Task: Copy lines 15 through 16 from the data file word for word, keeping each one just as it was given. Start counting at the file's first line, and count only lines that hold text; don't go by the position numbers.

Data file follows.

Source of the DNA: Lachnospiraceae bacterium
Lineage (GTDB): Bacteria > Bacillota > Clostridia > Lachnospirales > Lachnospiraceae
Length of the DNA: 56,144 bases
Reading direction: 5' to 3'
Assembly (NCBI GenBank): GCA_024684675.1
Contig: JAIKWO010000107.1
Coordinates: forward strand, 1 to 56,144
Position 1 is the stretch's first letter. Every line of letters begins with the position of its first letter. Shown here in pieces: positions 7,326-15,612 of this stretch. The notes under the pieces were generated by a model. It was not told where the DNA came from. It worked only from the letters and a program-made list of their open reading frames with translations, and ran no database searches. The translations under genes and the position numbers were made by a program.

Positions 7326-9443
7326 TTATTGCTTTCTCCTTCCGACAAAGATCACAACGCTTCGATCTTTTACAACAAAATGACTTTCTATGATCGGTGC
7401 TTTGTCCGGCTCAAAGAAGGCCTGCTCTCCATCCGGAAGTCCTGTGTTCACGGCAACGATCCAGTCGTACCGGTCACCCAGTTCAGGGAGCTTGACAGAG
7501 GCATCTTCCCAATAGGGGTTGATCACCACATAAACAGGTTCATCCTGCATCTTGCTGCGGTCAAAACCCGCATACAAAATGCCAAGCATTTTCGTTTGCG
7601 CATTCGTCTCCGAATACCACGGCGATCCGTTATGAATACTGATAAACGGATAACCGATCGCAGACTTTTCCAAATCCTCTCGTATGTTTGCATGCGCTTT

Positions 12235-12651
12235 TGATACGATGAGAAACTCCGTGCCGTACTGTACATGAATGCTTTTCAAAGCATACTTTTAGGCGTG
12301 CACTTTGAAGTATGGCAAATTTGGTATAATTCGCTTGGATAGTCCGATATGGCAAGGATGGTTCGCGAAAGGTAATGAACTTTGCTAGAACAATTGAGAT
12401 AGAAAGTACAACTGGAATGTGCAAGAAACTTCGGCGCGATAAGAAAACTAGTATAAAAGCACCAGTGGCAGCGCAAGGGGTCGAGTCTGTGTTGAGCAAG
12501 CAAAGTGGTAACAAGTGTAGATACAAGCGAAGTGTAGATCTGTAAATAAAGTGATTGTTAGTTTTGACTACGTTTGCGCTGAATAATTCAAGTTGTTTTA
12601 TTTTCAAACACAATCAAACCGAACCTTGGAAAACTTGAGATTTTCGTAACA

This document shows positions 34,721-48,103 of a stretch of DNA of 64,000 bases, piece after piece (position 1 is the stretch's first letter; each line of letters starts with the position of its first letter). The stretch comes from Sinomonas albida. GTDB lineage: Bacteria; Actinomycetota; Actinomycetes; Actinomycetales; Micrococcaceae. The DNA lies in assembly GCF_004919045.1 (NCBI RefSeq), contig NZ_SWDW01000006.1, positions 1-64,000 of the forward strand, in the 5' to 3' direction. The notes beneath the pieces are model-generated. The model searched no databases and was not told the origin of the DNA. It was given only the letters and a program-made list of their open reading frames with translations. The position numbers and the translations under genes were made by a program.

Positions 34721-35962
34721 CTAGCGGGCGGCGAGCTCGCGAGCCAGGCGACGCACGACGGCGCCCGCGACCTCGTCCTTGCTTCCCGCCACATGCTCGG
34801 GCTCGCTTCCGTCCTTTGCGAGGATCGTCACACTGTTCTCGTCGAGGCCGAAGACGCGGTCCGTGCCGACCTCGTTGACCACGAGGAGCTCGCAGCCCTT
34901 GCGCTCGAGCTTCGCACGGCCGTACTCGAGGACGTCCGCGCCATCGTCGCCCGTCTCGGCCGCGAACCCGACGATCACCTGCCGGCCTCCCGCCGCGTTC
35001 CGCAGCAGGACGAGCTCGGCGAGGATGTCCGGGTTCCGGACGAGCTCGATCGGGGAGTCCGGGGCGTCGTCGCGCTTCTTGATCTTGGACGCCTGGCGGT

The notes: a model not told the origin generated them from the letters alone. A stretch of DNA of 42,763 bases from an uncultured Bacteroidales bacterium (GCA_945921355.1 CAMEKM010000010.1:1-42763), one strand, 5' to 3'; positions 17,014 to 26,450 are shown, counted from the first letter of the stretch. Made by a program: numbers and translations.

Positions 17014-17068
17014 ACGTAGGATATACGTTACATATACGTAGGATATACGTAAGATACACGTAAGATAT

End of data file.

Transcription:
12235 TGATACGATGAGAAACTCCGTGCCGTACTGTACATGAATGCTTTTCAAAGCATACTTTTAGGCGTG
12301 CACTTTGAAGTATGGCAAATTTGGTATAATTCGCTTGGATAGTCCGATATGGCAAGGATGGTTCGCGAAAGGTAATGAACTTTGCTAGAACAATTGAGAT